“Staying with your vehicle cannot not be overemphasized,” he said.

If you notice anyone experiencing frostbite or hypothermia, warm the person up and call 911. Karasiuk said to keep your eyes open when driving by “inappropriate spaces.”

“By that I mean you see somebody standing in the lobby of an ATM and you know darn well the bank is closed or you see somebody standing at a bus shelter and we don’t have busses that run that late in our city.”

Emergency services such as paramedics and police have access to social services and can direct you to emergency shelters. Karasiuk also recommended going to the library or a shopping centre to keep warm.

Donna Brooks, executive director of YWCA Prince Albert, said Our House’s cold-weather shelter is at full capacity.

“When it’s this cold, it’s always full. We usually operate over capacity when it’s this cold. It’s vital. If someone doesn’t have access to shelter when it’s this cold, they’ll freeze. It’s essential that people have shelter when it’s -40 C,” said Brooks.

The 15 bed cot program in provided during the winter months on a first-come basis. It’s open from 8 p.m. to 8 a.m.

Another safety concern when it comes to extremely cold weather, said Karasiuk, is carbon monoxide.

“If we’re dealing with a lot of these high energy furnaces, for example, keep those furnace vents clear because they exhaust not only gas, but that gas has water vapour,” he explained.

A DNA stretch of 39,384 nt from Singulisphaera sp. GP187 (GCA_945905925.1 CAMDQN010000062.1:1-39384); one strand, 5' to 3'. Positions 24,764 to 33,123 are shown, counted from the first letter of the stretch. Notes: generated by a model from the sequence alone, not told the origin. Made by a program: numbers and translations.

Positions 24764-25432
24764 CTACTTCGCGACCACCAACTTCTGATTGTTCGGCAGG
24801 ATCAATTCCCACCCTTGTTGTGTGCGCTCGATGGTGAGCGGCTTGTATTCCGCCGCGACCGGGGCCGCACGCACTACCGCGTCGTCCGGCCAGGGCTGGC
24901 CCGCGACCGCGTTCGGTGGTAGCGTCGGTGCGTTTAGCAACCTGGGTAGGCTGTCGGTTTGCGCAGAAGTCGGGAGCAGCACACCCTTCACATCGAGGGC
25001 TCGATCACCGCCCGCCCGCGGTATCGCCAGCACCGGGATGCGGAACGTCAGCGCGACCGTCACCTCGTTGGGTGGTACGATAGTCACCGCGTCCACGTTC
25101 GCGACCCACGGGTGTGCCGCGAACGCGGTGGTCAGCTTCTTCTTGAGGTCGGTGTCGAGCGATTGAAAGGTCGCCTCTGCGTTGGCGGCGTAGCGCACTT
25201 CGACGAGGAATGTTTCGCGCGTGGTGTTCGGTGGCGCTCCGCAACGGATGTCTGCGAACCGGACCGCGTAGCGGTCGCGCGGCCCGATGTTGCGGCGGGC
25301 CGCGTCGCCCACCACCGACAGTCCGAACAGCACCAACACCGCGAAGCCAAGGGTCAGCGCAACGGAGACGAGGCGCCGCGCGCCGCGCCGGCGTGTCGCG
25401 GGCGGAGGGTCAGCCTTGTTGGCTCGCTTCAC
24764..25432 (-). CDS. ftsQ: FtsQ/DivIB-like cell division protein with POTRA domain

If it is blocked, “Right away you will have dangerous levels of carbon monoxide building up in the house that you don’t even know until it’s too late,” he said.

It’s crucial to keep the vents clear of snow and ice to protect yourself from the colourless, tasteless and odourless gas. If carbon monoxide is present in your home, you’ll notice flu-like symptoms such as dizziness, tiredness and headaches.

“Buy those carbon monoxide detectors now more than ever when it’s really, really cold.”

The Lakeland & District Fire Department also reminded residents to check their heating vents throughout the winter to protect yourself from carbon monoxide. (Lakeland & District Fire Department/Facebook)

SaskEnergy sees record in natural gas use

SaskEnergyreported that a new record for natural gas consumption was set from Wednesday to Thursday at 1.56 PJ (PetaJoules).

Daily gas consumption numbers are tracked over a 24-hour period from 9 a.m. to 9 a.m.

From Monday to Tuesday, SaskEnergy reported 1.53 PJ in natural gas usage. From Tuesday to Wednesday, it was 1.54 PJ.

The previous record from December of 2019 was 1.50 PJ, which was also tied in February of 2019.

A Petajoule is the equivalent to one million GigaJoules (GJ) of natural gas. SaskEnergy said the average Saskatchewan home uses 100 GJ in a year.

“The 1.56 PJ natural gas consumption record is due to high natural gas consumption from residential, business and industrial customers – including increasing natural gas use for power production in Saskatchewan,” said SaskEnergy in a news release.

“Record-setting natural gas usage days are happening more frequently due to customer growth.”

The release said SaskEnergy’s pipeline system is designed around this growth so that even on peak record days, the system can provide more natural gas than required.

with files from Peter Lozinski